20th century German-born economist of the Austrian School

Ludwig Maurits Lachmann (1 February 1906 – 17 December 1990) was a German economist who became a member of and important contributor to the Austrian School of economics.


1906, in Berlin, Germany


Dec 1990, in Johannesburg, South Africa

Web Pages

Ludwig M. Lachmann - Online Library of Liberty
Includes picture, short profile and links to some of Lachmann's works and to a selected quotation
"Lachmann was a German born member of the Austrian school of economics founded by Carl Menger and Boehm-Bawerk. He studied at the London School of Economics in the 1930s, taught at the University of Wiwatersrand in South Africa and wrote seminal material on Austrian capital theory."


Biography of Ludwig Lachmann (1906-1990): Life and Work, by Peter Lewin, 1 Aug 2007
Biographical and bibliographical essay, examining in particular his approach as a teacher and his contributions to the theory of capital and subjectivism
"Lachmann received his graduate education ... at the University of Berlin between 1924 and 1933 ... He apparently first became interested in Austrian economics ... during a summer that he spent at the University of Zurich in 1926. In 1933 he ... settled in England, where he spent some considerable time at the London School of Economics. In 1948 he [resettled] at the University of the Witwatersrand in Johannesburg, South Africa, where he remained for the rest of his life. After retiring, he spent a semester of each year teaching at New York University in their Austrian economics program ..."
A Conversation with Leland B. Yeager, by Leland B. Yeager, Austrian Economics Newsletter, 1991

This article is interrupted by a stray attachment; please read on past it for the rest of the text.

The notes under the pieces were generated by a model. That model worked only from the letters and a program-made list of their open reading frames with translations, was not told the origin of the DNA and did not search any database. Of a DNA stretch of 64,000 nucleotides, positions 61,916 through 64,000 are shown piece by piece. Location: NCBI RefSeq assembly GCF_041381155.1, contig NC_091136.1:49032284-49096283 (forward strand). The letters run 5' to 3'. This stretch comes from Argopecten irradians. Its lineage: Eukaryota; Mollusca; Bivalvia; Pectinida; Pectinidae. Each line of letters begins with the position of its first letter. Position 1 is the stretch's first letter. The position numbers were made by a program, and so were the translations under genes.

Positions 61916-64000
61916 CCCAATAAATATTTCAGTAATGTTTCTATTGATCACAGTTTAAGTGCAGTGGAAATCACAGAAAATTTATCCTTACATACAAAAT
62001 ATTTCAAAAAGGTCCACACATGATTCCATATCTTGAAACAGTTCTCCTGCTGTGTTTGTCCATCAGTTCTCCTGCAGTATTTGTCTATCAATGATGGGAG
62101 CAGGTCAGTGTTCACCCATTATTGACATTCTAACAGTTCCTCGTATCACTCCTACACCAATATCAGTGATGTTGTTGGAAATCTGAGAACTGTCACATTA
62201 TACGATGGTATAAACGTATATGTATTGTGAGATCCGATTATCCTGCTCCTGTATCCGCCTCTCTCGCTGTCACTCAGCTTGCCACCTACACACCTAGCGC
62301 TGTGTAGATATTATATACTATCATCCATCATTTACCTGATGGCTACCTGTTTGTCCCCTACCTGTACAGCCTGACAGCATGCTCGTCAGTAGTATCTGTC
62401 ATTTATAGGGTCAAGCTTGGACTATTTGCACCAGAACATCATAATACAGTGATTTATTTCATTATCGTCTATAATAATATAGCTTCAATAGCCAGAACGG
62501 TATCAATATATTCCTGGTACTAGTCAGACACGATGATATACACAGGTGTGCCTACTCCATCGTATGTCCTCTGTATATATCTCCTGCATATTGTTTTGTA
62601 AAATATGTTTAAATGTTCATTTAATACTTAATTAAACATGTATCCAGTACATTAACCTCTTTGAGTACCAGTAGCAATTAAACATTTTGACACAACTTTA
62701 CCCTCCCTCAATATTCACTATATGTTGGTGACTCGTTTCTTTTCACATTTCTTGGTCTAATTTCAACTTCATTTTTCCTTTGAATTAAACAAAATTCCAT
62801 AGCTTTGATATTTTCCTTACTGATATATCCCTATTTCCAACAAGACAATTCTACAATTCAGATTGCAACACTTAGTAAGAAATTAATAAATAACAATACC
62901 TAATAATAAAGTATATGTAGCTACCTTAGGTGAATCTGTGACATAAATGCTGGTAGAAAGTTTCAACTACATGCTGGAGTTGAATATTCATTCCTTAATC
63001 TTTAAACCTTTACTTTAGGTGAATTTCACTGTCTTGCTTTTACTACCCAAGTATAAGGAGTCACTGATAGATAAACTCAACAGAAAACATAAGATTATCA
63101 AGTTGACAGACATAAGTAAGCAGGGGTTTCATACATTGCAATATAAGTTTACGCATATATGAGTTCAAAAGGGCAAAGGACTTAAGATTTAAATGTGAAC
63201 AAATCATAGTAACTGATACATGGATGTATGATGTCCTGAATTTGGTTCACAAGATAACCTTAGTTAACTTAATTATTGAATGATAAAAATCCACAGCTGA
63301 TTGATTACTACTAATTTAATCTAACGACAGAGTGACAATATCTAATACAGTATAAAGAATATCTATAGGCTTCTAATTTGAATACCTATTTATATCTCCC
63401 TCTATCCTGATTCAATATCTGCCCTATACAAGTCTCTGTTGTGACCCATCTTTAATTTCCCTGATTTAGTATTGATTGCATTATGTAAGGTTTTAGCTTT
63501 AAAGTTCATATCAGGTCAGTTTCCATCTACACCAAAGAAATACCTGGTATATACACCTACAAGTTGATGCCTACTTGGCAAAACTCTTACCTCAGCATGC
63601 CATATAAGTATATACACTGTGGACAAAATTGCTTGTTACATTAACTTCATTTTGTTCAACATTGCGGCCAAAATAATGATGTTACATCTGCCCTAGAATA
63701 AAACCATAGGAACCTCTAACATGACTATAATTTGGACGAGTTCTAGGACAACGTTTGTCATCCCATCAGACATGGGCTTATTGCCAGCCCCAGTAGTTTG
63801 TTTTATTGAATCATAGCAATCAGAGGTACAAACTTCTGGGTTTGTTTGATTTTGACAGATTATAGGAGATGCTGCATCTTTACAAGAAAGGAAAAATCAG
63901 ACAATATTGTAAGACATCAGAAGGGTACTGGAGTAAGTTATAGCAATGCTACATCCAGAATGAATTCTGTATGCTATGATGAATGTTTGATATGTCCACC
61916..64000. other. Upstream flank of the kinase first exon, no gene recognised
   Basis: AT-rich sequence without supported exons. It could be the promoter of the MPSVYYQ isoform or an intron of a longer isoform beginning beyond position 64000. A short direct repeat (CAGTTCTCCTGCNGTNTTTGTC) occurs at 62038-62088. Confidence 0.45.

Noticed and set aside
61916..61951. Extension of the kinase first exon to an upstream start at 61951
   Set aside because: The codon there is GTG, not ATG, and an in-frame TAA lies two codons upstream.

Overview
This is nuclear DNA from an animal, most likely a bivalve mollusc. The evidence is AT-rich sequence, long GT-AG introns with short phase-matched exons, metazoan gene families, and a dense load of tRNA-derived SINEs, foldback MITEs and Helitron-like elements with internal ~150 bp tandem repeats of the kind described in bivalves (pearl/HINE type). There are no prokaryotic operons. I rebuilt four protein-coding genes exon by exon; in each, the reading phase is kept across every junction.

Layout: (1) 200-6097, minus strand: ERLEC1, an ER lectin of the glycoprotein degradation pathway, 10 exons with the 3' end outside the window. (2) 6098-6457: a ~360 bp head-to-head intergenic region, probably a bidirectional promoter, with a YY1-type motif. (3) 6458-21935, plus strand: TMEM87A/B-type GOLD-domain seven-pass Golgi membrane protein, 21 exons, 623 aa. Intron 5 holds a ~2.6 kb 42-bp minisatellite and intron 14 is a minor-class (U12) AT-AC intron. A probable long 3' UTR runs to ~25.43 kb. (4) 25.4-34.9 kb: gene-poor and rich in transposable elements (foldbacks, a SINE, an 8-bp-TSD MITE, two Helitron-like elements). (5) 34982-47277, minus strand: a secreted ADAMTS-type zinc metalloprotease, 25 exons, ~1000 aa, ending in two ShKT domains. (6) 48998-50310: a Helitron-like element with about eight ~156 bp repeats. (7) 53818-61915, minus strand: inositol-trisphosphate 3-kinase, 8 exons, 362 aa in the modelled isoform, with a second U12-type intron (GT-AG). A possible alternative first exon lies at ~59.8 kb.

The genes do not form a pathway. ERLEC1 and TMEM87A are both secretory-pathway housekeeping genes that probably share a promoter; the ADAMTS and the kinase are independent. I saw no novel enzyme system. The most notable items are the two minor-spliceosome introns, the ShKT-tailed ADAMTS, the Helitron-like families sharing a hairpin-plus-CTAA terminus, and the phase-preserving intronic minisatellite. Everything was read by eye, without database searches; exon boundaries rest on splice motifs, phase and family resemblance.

Topics discussed include utilitarianism, rights theory, ethics and economics, mathematics and economics, methodological taboos, hermeneutics, Austrian economics, socialism and Eastern Europe
"AEN: And what of your view toward Shackle and Lachmann, the radical subjectivists?
YEAGER: They advanced of a kind of subjectivism I reject. In short, they advanced nihilism. I know they don't call it that, but that is the way it comes across to me. If the extreme subjectivists like Lachmann and Shackle take themselves seriously--that we cannot know anything about the future, that expectations are subjective ...--why would they pose as professors of economics? Why do they set out to do anything? Lachmann was a dear man, but his entire doctrine was negative and trying to pull down economic rationality."
Related Topics: Austrian Economics, Ethics, Rights
How I Became a Libertarian and an Austrian Economist, by Richard Ebeling, 2 May 2016
Autobiographical essay highlighting the people and events who influenced him in his path to libertarianism and Austrian economics
"Ludwig M. Lachmann, who had studied with Hayek at the London School of Economics after having left Germany in 1933, had made major contributions to Austrian capital theory and a dynamic conception of the competitive market process. Long a professor of economics in South Africa, he came to NYU as a visiting professor on a regular basis. His graduate seminar was a stimulating experience in which after delivering a series of lectures himself for the first few weeks of the semester, the rest of the term was taken up with the graduate students delivering papers and having them subjected to challenging criticisms from both Lachmann and the other participants."